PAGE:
Causes and Effects of Poverty

Any discussion of social class and mobility would be incomplete without a discussion of poverty, which is defined as the lack of the minimum food and shelter necessary for maintaining life. More specifically, this condition is known as absolute poverty. Today it is estimated that more than 35 million Americans—approximately 14 percent of the population—live in poverty. Of course, like all other social science statistics, these are not without controversy. Other estimates of poverty in the United States range from 10 percent to 21 percent, depending on one's political leanings. This is why many sociologists prefer a relative, rather than an absolute, definition of poverty. According to the definition of relative poverty, the poor are those who lack what is needed by most Americans to live decently because they earn less than half of the nation's median income. By this standard, around 20 percent of Americans live in poverty, and this has been the case for at least the past 40 years. Of these 20 percent, 60 percent are from the working class poor.

Causes of poverty

Poverty is an exceptionally complicated social phenomenon, and trying to discover its causes is equally complicated. The stereotypic (and simplistic) explanation persists—that the poor cause their own poverty—based on the notion that anything is possible in America. Some theorists have accused the poor of having little concern for the future and preferring to “live for the moment”; others have accused them of engaging in self‐defeating behavior. Still other theorists have characterized the poor as fatalists, resigning themselves to a culture of poverty in which nothing can be done to change their economic outcomes. In this culture of poverty—which passes from generation to generation—the poor feel negative, inferior, passive, hopeless, and powerless.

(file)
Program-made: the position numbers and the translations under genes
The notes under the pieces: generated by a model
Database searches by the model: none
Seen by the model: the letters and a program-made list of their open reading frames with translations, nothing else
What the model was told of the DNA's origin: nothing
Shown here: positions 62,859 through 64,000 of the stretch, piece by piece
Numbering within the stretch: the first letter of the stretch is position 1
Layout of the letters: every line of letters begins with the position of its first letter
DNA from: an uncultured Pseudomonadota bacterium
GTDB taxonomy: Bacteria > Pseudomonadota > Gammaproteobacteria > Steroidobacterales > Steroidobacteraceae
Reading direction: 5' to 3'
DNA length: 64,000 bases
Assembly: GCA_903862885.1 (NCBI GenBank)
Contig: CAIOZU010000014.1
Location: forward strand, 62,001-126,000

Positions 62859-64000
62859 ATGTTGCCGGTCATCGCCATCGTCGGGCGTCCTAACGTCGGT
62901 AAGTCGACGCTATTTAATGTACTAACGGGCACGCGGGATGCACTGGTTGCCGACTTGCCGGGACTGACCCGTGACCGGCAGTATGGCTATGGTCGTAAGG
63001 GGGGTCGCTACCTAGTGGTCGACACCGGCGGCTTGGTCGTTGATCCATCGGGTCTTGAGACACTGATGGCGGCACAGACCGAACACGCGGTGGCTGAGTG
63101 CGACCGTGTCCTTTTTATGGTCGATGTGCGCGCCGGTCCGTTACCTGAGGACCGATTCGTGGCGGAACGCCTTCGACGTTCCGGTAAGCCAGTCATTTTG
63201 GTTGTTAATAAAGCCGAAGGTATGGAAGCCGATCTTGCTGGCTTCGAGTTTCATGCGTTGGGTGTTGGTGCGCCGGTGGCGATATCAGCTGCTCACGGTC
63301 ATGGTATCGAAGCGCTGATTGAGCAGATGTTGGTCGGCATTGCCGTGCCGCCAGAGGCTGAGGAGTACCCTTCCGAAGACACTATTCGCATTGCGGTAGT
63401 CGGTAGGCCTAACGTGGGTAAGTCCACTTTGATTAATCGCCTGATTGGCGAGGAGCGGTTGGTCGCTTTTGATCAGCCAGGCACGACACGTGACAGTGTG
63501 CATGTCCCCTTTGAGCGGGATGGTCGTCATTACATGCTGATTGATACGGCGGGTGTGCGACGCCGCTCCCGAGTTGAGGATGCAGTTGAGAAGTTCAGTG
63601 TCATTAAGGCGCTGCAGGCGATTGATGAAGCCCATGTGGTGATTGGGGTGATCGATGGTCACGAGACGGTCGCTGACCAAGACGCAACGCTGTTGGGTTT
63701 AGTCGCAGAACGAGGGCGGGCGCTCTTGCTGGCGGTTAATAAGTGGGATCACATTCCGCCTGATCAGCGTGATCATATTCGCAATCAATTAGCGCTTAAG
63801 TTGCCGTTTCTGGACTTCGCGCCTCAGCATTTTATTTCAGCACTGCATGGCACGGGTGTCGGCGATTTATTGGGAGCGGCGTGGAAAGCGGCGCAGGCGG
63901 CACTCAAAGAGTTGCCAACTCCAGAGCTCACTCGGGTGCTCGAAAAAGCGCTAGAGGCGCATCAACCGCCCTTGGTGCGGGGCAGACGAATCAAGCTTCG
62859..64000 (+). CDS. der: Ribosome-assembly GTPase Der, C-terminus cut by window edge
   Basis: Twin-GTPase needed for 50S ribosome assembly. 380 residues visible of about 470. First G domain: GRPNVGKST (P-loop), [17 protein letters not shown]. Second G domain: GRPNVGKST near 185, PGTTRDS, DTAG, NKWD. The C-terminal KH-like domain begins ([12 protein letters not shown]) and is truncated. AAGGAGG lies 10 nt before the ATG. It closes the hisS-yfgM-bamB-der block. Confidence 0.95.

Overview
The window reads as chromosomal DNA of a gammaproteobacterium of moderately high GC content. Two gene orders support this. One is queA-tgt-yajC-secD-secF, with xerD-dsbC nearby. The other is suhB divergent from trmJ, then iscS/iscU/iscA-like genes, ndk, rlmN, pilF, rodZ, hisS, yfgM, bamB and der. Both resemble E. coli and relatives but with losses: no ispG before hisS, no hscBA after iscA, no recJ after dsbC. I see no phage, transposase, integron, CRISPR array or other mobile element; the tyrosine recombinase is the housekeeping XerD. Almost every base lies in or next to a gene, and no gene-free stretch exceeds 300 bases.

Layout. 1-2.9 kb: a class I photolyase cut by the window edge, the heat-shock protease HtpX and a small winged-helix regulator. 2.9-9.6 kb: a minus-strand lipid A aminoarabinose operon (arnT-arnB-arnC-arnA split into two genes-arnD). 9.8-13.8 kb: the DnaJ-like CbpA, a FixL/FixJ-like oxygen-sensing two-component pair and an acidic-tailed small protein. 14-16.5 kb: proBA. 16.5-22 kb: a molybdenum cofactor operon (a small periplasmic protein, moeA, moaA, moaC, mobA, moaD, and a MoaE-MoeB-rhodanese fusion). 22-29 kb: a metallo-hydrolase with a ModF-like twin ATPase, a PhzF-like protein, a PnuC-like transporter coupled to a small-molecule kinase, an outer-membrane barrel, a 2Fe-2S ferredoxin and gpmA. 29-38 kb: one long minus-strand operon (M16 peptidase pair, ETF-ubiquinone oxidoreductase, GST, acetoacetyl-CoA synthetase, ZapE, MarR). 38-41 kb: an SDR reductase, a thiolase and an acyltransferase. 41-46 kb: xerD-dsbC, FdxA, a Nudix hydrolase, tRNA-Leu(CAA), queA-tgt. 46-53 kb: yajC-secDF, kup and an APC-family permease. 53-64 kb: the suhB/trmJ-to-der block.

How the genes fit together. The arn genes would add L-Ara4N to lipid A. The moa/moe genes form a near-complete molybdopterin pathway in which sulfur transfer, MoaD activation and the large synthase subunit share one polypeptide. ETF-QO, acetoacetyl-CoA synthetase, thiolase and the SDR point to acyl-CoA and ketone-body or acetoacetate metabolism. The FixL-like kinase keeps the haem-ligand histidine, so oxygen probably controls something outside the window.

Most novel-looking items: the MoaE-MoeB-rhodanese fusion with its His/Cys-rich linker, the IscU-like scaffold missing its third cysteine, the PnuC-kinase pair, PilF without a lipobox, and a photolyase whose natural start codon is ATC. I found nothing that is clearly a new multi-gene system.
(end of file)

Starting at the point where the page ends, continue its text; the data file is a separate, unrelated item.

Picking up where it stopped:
The “blame the poor” perspective is stereotypic and not applicable to all of the underclass. Not only are most poor people able and willing to work hard, they do so when given the chance. The real trouble has to do with such problems as minimum wages and lack of access to the education necessary for obtaining a better‐paying job.

More recently, sociologists have focused on other theories of poverty. One theory of poverty has to do with the flight of the middle class, including employers, from the cities and into the suburbs. This has limited the opportunities for the inner‐city poor to find adequate jobs. According to another theory, the poor would rather receive welfare payments than work in demeaning positions as maids or in fast‐food restaurants. As a result of this view, the welfare system has come under increasing attack in recent years.

Again, no simple explanations for or solutions to the problem of poverty exist. Although varying theories abound, sociologists will continue to pay attention to this issue in the years to come.

The effects of poverty

The effects of poverty are serious. Children who grow up in poverty suffer more persistent, frequent, and severe health problems than do children who grow up under better financial circumstances.
  • Many infants born into poverty have a low birth weight, which is associated with many preventable mental and physical disabilities. Not only are these poor infants more likely to be irritable or sickly, they are also more likely to die before their first birthday.

  • Children raised in poverty tend to miss school more often because of illness. These children also have a much higher rate of accidents than do other children, and they are twice as likely to have impaired vision and hearing, iron deficiency anemia, and higher than normal levels of lead in the blood, which can impair brain function.